BP in­vestor law­suit to be led by New York, Ohio pen­sion funds

The Pak Banker - - Company& -

NEW YORK: The New York and Ohio state pen­sion funds will be the lead plain­tiffs in share­holder lit­i­ga­tion against BP Plc and com­pany di­rec­tors and man­agers over in­vest­ment losses suf­fered in the wake of the Gulf oil spill.

U.S. District Judge Keith P. El­li­son in Hous­ton named New York State Comptroller Thomas DiNapoli and Ohio State At­tor­ney Gen­eral Richard Cor­dray, who head their states' pub­lic em­ployee pen­sion funds, as lead plain­tiffs for in­vestors who bought ei­ther BP com­mon stock or Amer­i­can de­posi­tary re­ceipts from June 2005 to June 2010.

El­li­son also named four in­di­vid­ual in­vestors as lead plain­tiffs for a smaller class of in­vestors who bought com­mon shares of London-based BP or ADRs from March 2009 to April 20 of this year, the date the Deep­wa­ter Hori­zon rig ex­ploded, spark­ing the worst off­shore oil spill in U.S. his­tory.

While the sub-class of in­vestors claim that BP's lead­er­ship made mis­lead­ing state­ments about drilling safety in the Gulf of Mex­ico in the months be­fore the rig ex­plo­sion, the state pen­sion funds "ar­gue more gen­er­ally that BP made fraud­u­lent state­ments be­tween 2005 and 2010 about its safety pre­cau­tions in the Gulf of Mex­ico and else­where,'' El­li­son said in yes­ter­day's or­der.

The New York and Ohio funds also claim sub­stan­tial losses from BP ADRs pur­chased sev­eral weeks af­ter the Deep­wa­ter Hori­zon ex­plo­sion, a time­frame not cov­ered by the com­plaint of the smaller group of in­vestors, El­li­son said. For six weeks af­ter the blast, the funds claim "BP in­ten­tion­ally un­der­stated the oil flow rate in an at­tempt'' to di­min­ish harm to the com­pany, lawyers for one of the in­sti­tu­tional funds said in court pa­pers.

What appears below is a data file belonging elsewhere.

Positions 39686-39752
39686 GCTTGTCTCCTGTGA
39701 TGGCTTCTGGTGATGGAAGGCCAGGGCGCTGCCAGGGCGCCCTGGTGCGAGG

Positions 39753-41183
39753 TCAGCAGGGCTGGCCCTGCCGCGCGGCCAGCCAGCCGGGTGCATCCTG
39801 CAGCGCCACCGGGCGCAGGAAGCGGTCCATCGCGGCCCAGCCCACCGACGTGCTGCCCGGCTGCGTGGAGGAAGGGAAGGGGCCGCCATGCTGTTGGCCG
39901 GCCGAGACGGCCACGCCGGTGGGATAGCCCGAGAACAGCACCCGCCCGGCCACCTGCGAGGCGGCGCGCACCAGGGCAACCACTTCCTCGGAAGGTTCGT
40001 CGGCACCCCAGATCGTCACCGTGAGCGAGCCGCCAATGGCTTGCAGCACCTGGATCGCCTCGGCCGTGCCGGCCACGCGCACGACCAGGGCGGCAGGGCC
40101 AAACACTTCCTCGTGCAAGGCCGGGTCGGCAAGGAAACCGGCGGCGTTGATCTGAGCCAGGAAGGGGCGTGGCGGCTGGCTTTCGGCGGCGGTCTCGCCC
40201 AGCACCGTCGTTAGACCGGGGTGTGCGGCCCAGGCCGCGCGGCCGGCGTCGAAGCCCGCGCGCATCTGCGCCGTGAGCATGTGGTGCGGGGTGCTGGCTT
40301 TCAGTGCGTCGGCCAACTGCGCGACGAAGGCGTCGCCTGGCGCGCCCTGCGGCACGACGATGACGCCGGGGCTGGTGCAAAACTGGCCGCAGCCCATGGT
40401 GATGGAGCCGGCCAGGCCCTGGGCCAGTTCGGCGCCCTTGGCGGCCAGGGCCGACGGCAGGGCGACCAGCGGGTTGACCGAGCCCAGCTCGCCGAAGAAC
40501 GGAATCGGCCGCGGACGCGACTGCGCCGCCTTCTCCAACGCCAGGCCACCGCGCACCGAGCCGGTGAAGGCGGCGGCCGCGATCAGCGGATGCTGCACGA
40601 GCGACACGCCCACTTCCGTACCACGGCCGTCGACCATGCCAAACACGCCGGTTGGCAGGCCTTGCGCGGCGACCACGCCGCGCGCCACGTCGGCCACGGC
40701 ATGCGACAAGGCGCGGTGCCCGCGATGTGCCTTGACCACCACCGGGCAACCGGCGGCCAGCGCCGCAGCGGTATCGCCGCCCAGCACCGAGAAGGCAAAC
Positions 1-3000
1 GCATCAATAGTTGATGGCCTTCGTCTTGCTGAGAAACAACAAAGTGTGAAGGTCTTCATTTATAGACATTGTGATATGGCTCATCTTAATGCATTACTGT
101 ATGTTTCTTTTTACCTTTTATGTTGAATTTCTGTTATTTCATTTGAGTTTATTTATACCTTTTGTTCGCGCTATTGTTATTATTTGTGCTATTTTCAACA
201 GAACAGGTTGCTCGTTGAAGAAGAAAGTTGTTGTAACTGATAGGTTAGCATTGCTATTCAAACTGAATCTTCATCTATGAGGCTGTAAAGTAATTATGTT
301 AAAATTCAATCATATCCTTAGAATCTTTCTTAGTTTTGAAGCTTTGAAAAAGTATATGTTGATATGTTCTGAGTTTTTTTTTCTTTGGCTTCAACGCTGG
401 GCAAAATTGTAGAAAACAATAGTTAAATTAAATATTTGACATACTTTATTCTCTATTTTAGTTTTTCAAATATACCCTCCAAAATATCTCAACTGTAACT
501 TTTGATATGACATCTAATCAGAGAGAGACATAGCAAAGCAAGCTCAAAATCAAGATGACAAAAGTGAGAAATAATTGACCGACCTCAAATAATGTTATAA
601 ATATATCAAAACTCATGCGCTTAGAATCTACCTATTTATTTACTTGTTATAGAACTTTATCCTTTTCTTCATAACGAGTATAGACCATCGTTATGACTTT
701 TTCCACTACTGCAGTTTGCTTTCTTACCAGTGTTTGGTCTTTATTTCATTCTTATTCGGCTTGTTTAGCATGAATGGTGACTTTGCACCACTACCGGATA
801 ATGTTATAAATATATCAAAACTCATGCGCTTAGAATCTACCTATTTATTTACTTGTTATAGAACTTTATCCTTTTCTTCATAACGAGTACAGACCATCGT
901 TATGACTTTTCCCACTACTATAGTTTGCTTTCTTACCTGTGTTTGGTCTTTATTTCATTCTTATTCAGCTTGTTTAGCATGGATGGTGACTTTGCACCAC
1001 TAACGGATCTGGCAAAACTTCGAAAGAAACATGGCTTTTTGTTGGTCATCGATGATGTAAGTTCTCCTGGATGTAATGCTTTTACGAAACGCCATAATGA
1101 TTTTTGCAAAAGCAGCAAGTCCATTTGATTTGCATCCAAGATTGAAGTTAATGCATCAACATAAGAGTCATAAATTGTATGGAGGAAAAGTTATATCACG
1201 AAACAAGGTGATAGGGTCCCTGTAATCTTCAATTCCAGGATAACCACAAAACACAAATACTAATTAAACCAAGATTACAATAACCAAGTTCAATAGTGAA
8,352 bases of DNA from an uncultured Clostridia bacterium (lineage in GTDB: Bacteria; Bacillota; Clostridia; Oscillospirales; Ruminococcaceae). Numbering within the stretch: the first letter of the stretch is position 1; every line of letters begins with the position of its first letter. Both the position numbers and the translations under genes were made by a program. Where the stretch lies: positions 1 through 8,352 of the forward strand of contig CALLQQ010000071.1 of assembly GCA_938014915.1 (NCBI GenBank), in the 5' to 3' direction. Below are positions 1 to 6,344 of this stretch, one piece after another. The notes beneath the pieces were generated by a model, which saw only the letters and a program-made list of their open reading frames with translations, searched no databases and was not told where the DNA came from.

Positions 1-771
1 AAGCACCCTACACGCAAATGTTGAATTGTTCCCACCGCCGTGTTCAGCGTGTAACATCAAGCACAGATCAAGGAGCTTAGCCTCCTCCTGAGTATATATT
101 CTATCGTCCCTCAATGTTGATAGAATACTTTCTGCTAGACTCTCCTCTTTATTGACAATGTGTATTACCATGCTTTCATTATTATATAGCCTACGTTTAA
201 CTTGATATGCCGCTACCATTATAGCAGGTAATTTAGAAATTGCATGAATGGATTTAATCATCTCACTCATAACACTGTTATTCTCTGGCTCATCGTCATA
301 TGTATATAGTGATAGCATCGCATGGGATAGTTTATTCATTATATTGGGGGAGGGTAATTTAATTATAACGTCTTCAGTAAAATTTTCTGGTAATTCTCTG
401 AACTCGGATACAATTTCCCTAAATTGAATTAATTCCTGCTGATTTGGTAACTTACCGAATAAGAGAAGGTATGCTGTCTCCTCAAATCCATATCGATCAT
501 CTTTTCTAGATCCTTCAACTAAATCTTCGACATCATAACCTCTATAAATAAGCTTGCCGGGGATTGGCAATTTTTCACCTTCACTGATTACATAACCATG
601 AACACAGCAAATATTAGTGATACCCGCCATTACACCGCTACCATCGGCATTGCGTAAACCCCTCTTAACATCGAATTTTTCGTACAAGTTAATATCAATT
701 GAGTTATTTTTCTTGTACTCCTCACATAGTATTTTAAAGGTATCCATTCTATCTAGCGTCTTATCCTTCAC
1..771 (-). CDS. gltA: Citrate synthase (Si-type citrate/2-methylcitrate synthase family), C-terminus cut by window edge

BP fell about 40 per­cent in the weeks af­ter the Deep­wa­ter Hori­zon drilling rig ex­ploded while drilling a BP well off the Louisiana coast on April 20, in­vestors said in an Oct. 13 court fil­ing. The drop elim­i­nated bil­lions of dol­lars in the com­pany's to­tal mar­ket cap­i­tal­iza­tion, share­hold­ers' lawyers claimed.

BP ADRs, which each equal 6 or­di­nary shares, closed yes­ter­day at $44.11, up from a low of $27.02 on June 25.

El­li­son named Co­hen Mil­stein Sell­ers & Toll PLLC of New York, Berman DeVa­le­rio of Bos­ton, and Yet­ter Cole­man LLP of Hous­ton as co-lead coun­sel for the larger in­vestor se­cu­ri­ties fraud class.

The judge named Cotch­ett, Pitre & McCarthy of Burlingame, Cal­i­for­nia, and the Mithoff Law Firm of Hous­ton as co-lead coun­sel for the smaller sub-class of in­vestors who bought shortly be­fore the spill.

Ohio At­tor­ney Gen­eral Cor­dray, who was de­feated in Novem­ber, will be re­placed by Mike DeWine, who takes of­fice in Jan­uary.

Se­cu­ri­ties fraud ac­tions by BP share­hold­ers are one of three cat­e­gories of BP in­vestor claims that have been con­sol­i­dated for joint pre­trial han­dling in El­li­son's court.

El­li­son also pre­sides over law­suits filed by BP em­ploy­ees claim­ing losses from mis­man­age­ment of their com­pany pen­sion funds, as well as law­suits brought by in­vestors who are su­ing BP's board and man­age­ment on be­half of the com­pany.

Share­hold­ers in all three cat­e­gories filed suits in mul­ti­ple states be­fore the fed­eral panel on mul­tidis­trict lit­i­ga­tion trans­ferred the cases to El­li­son in Au­gust. So-called MDL pro­ceed­ings are de­signed to save time and money, and to pre­vent con­flict­ing rul­ings by dif­fer­ent judges pre­sid­ing over sim­i­lar cases. -Bloomberg

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